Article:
Last spring, hundreds of electric scooters suddenly arrived in the City of Atlanta. They could be spotted all over downtown and Georgia State’s campus, providing fun, fast short distance trips while simultaneously creating havoc as they whipped across roads, buzzed by pedestrians, and blocked sidewalks. Some cities have banned e-scooters. However, others are embracing them as a solution to the “last mile problem” associated with public transit while regulating them.
In January, Atlanta passed an ordinance regulating “shareable dockless mobility devices.” Jonathan Futrell (LL.M. ’18) and Amber Robinson (J.D. ’04), legal counsel with the City of Atlanta, presented the new ordinance as part of the Urban Fellows Program, an interdisciplinary initiative of Georgia State Law’s Center for the Comparative Study of Metropolitan Growth. Futrell shared factors considered in the ordinance’s drafting, including safety, cost and enforcement.
“The City of Atlanta’s ordinance is designed to strike the appropriate balance between the need in urban areas for forms of ‘micro-transportation’ that reduce traffic and pollution and the interest of cities in protecting their citizens from the unintended consequences of the new technology,” he said.
Grady Health System estimates that it sees 20-30 riders and pedestrians per month with injuries ranging from facial lacerations to broken bones to head injuries. The new ordinance’s provisions for riders, including limiting speed, prohibiting riding on sidewalks and restricting parking, are designed to prevent accidents. The ordinance requires e-scooter vendors to obtain permits and establishes fees and fines. Vendors must submit equity plans to promote access to residents of underserved neighborhoods, and explore alternatives to smartphones and credit cards for rental. Vendors must also share data about use that can be used to improve city planning.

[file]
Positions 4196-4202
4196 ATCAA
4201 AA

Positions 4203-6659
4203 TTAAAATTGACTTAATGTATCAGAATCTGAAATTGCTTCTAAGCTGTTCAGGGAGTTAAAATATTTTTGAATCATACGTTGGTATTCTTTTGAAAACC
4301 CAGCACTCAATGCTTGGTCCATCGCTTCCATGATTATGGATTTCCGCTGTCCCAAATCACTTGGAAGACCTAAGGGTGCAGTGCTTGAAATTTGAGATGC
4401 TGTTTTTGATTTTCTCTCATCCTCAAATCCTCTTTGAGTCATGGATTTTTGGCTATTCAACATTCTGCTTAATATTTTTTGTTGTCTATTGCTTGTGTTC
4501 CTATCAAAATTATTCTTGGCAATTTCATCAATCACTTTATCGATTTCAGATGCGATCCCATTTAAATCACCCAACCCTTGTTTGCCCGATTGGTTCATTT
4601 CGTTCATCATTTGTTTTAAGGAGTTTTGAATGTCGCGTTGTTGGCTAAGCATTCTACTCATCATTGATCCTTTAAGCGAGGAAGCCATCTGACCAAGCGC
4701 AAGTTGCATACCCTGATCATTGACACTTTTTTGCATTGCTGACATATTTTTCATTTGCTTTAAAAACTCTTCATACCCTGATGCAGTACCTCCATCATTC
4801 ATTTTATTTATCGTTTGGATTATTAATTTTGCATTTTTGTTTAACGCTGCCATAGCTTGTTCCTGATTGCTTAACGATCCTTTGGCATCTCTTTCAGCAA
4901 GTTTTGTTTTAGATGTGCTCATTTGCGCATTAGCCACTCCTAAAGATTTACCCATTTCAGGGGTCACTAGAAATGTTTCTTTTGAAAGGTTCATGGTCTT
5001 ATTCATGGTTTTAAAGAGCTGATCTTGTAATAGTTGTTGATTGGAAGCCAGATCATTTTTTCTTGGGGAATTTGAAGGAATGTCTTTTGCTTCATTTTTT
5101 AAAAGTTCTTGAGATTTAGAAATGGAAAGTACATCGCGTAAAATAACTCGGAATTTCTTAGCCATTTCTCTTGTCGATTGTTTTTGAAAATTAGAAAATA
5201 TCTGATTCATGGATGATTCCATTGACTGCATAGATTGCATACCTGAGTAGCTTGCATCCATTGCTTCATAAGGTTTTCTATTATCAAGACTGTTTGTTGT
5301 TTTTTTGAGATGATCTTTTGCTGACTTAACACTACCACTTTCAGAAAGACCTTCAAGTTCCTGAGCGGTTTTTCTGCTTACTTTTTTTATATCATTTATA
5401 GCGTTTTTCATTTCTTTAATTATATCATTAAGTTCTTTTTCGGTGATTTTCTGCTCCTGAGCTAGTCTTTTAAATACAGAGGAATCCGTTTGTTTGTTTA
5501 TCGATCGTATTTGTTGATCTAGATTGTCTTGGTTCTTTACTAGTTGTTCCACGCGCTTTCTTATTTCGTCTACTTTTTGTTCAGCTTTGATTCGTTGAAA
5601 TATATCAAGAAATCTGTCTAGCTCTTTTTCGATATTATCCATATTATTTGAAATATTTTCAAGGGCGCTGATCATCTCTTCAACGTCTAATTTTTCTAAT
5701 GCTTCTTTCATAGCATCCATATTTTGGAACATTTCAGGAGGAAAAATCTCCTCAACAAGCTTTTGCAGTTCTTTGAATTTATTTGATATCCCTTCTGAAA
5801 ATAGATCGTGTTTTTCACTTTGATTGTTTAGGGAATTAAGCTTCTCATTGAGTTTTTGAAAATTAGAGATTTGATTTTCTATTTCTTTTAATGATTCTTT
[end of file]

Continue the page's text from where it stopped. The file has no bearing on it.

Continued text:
Karen Johnston, Metro Growth’s associate director, and Stacie Kershner, associate director of the Center for Law, Health & Society, are now collaborating with Georgia State and Georgia Institute of Technology researchers to examine the impact of the City of Atlanta’s new ordinance on equitable access and injury prevention and compare it to those of other U.S. cities.